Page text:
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One in Six Semi Trucks on the Road Have Bad Brakes, According to Recent Surprise Roadside Inspections

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A day-long unannounced inspection event conducted across North America last May resulted in roughly one of every six or seven commercial trucks inspected being pulled from service for brake system violations. The Spring Brake Check, conducted by the Commercial Vehicle Safety Alliance (CVSA) in conjunction with the Federal Motor Carrier Safety Administration (FMCSA), is part of an ongoing program of brake safety for the trucking industry known as Operation Airbrake.

The surprise inspections led to 9.2% of trucks found with excessive brake stroke violations and 8.5% placed out-of-service (OOS) for brake component violations. Excessive brake stroke violations come from the brakes being out of adjustment, while brake component violations include failures such as missing or cracked drums, rotors and other brake components, damaged tubing and brake hoses, and air leaks. Some trucks were found with both brake component violations and excessive brake stroke violations. Overall, 15.2%, or one out of every 6.6 trucks inspected, had to be pulled from service due to unsafe brakes. If this small sample is indicative of the situation nationwide, thousands of trucks on the road right now should be placed out of service until their brake systems can be properly adjusted or repaired.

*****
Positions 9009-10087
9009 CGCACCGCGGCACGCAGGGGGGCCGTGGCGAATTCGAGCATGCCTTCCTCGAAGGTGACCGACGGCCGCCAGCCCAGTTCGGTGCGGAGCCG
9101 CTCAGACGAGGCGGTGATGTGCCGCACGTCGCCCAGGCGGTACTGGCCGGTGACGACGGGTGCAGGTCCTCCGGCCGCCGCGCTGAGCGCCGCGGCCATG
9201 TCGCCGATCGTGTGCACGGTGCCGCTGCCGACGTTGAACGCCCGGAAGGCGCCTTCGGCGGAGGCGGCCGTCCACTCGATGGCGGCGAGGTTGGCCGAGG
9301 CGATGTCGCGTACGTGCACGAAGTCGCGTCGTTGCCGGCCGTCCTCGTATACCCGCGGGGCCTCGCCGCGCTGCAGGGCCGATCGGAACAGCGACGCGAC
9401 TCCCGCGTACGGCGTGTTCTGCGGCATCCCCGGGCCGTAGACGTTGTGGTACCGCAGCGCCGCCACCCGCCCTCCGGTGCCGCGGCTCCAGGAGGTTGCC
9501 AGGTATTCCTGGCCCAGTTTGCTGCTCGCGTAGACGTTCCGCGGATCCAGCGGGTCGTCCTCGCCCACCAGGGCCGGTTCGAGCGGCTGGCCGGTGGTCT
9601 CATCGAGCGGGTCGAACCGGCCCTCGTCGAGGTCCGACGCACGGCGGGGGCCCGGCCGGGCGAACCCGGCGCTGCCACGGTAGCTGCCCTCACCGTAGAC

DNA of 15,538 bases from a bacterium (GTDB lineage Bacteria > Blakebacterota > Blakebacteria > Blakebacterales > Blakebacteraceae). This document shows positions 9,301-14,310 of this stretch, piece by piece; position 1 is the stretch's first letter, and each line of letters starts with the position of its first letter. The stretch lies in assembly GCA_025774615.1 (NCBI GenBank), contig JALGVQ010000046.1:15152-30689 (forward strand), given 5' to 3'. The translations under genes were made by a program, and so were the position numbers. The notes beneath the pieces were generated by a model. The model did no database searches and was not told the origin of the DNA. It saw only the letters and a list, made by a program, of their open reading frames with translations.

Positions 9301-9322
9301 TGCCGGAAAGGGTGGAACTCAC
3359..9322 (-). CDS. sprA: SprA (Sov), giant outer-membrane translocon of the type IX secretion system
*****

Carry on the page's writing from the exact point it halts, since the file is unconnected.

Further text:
Manually adjusted brakes are obviously more difficult to adjust than self-adjusting brakes, and indeed the rate of brake stroke violations for manually adjusted brakes were twice as high as those with self-adjusting brakes. Self-adjusting brake adjusters have been required on all commercial vehicles manufactured since October 20, 1994, but there are still many thousands of semis on the road with brake adjusters which must be adjusted manually.

Other items were also inspected during Spring Brake Check incidental to the brake inspections, such as driver’s license, registration, and tractor protection system. In addition to the 15.2% of trucks placed OOS for brake violations, another 9.2% – or nearly one in ten – were pulled from service for other issues.

About four times as many trucks were recently inspected during Brake Safety Week in September, but the results of these pre-announced inspections have not yet been released. Hopefully, the surprise inspections in May sounded a wake-up call to the trucking industry to get their fleets in order for Brake Safety Week, increasing truck safety and decreasing catastrophic truck accidents in North America.

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